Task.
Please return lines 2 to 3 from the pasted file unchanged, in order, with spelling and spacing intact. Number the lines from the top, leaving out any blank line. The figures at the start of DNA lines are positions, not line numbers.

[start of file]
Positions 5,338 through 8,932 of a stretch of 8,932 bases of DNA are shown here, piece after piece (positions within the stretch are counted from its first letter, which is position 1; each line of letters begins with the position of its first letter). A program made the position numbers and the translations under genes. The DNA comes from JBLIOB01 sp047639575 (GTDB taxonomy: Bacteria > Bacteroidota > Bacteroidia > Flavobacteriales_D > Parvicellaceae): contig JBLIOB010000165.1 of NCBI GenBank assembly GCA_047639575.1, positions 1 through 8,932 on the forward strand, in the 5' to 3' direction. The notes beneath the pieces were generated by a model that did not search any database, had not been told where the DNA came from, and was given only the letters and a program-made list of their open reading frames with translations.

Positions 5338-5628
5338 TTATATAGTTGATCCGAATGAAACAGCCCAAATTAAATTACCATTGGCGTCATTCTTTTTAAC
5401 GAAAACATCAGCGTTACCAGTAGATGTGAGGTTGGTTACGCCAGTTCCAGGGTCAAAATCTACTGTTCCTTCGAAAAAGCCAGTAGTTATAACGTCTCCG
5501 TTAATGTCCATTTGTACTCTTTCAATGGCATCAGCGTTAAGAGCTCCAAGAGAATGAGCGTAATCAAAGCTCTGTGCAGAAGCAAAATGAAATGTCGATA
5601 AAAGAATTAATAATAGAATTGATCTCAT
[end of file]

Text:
Positions 5338-5628
5338 TTATATAGTTGATCCGAATGAAACAGCCCAAATTAAATTACCATTGGCGTCATTCTTTTTAAC